The suburban model is hitting its limit. Infill development is occurring in the southwest sector of Santa Fe and it’s time it happens on the northeast side. We are hearing more and more about more and more housing, and I am so relieved. But what is Santa Fe’s relationship to housing, really? Attending public meetings, it seems that if it happens somewhere else we are fine with it. Or it can happen as long as we can’t see it, or if it won’t impact my parking space.

I think Santa Feans are ready to build community, at a scale and a density that is livable, with adequate transportation choices, so that we all don’t have to get in a car every day for every trip. If we make it easy people will be glad to walk to work, school, the grocery, or to have dinner (once the pandemic lifts.)

More housing types and choices are needed. Not everyone needs a back yard, and some of us need more than a balcony. The possibilities are many: multi-family compounds, with a few stories, with courtyards; and duplexes, four-plexes, and smaller but still multi-unit apartment buildings. In addition to single-family homes and multi-story apartment blocks, we can build well-rounded neighborhoods, and neighborhoods are better places to live. The midtown campus, formerly known as the College of Santa Fe, is on hold, the St. Francis School is for sale, and St. Catherine’s is still empty. The parking lots — oh, the parking lots — PERA, Water Street, De Vargas, there are so many parking lots that could be repurposed, while still providing parking. A whole village could fit into the PERA parking lot.

There is good news. More than 4.000 units of housing (of mostly single-family homes, or apartments) are in the pipeline of the Land Use Department in Santa Fe, either built, getting built, or under consideration. The distressing news is that more than two-thirds of those are on the southwest side of Santa Fe, in Districts 3 and 4. Those districts are humming with people and activity, with kids and small businesses. Districts 1 and 2 have less housing, fewer kids, and fewer businesses. There are seemingly more roadblocks to develop closer in to the Plaza; two factors come to mind, the cost of land and fewer neighbors to object further out.

We, Santa Feans, have created this situation and demand. We have accepted that there is no choice but to have a car. We, as a community, can unmake that choice. We can provide places for Public Life to happen, to make it easier for downtown infill, to address the political economic, aesthetic, and ultimately urban life, not the uncomfortable suburban life that leads to more traffic, costlier infrastructure, more maintenance, and ultimately more isolation and loneliness.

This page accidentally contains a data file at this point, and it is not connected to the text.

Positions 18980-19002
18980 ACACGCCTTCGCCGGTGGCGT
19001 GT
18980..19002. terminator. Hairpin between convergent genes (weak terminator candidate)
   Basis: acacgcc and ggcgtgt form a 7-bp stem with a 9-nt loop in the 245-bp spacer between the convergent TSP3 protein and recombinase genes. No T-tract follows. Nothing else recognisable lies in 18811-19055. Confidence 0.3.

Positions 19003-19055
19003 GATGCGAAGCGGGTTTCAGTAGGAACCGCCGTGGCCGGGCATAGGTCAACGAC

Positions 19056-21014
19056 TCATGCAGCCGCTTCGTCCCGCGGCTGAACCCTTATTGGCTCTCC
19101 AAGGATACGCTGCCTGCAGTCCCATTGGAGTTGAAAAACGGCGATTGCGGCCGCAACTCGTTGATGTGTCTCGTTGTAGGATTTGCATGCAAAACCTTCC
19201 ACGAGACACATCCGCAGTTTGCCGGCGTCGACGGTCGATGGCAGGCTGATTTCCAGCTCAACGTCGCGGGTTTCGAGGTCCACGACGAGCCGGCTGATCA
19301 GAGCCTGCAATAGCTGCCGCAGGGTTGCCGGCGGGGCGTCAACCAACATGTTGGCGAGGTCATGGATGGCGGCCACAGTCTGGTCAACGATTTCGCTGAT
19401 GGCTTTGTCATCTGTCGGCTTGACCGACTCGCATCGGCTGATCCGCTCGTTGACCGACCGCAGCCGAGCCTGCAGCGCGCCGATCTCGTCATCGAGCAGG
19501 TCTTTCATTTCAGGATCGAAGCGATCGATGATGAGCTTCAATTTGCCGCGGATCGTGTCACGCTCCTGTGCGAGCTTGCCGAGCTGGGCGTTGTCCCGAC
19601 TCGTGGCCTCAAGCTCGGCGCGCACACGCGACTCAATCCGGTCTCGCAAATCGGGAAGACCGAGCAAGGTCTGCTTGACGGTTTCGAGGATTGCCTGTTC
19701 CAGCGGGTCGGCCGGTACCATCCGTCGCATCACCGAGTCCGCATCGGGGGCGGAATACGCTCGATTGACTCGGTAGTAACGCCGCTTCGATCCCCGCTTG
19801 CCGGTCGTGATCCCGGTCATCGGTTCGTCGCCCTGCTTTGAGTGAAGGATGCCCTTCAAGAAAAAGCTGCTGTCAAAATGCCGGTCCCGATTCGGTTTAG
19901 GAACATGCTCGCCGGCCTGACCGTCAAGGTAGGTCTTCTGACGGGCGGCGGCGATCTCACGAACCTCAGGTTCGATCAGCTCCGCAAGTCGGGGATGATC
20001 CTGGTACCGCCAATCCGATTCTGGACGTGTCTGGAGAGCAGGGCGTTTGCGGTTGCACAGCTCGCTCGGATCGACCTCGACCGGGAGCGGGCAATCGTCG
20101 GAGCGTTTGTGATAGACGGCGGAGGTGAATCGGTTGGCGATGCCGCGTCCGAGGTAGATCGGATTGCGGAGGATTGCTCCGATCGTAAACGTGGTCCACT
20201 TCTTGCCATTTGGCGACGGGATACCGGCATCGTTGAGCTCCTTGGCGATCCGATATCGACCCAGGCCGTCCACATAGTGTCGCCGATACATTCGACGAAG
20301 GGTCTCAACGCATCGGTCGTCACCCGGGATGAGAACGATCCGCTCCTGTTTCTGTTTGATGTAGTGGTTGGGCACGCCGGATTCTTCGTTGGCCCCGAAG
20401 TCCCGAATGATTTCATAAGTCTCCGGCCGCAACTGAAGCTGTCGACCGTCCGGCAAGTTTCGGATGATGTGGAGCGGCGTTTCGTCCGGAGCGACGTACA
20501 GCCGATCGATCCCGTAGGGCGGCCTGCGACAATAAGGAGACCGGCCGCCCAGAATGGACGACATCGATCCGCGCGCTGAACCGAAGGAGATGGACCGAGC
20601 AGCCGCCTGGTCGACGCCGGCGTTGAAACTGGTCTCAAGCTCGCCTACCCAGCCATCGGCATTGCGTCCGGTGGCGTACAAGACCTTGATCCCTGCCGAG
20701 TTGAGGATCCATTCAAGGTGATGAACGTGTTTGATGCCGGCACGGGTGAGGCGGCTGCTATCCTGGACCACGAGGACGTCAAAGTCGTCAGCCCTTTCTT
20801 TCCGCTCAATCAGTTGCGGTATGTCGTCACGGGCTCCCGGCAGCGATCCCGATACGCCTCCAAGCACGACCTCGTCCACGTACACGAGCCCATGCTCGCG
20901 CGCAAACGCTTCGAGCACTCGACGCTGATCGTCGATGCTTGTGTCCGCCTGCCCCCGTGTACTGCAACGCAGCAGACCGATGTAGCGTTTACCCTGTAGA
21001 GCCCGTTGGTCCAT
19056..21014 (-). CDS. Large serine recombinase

What can we do so that housing developers and the city come together to make decent workforce housing for the people who work in Santa Fe, that want to raise their kids in Santa Fe, that we can see a neighborhood of our friends moving in, instead of more competition at the light, or at the stop sign, or on the street, and more impact to the environment? What if we found a way to finance these big pieces of land so that it benefits the community, and the community members that want to live here?

I am hearing about community solar during this legislative session, where a community such as Santa Fe could buy and sell its own power, so instead of the money Santa Feans pay for utilities going to Wall Street, the money can be used for the community. If we take over our power company like we did our water company, we can benefit Santa Fe, again. We can have a chance to find a way to design with community, not for the community, but with each other. We can allow those that need a home to direct the design. It will benefit each of us, whether we are already housed or not. That is how it works.

We are in this world together. Let’s act like it.

Gayla Bechtol received her architecture degrees from Harvard University Graduate School of Design and from the University of Southern California. Gayla Bechtol Architects is a design-centered architecture/urban design/historic preservation practice that has created designs for homes, institutions, and urban spaces for nearly 30 years. Bechtol practiced deep democracy while leading the citizens of Santa Fe to the award-winning Santa Fe Railyard. She is a board member of Friends of Architecture Santa Fe.

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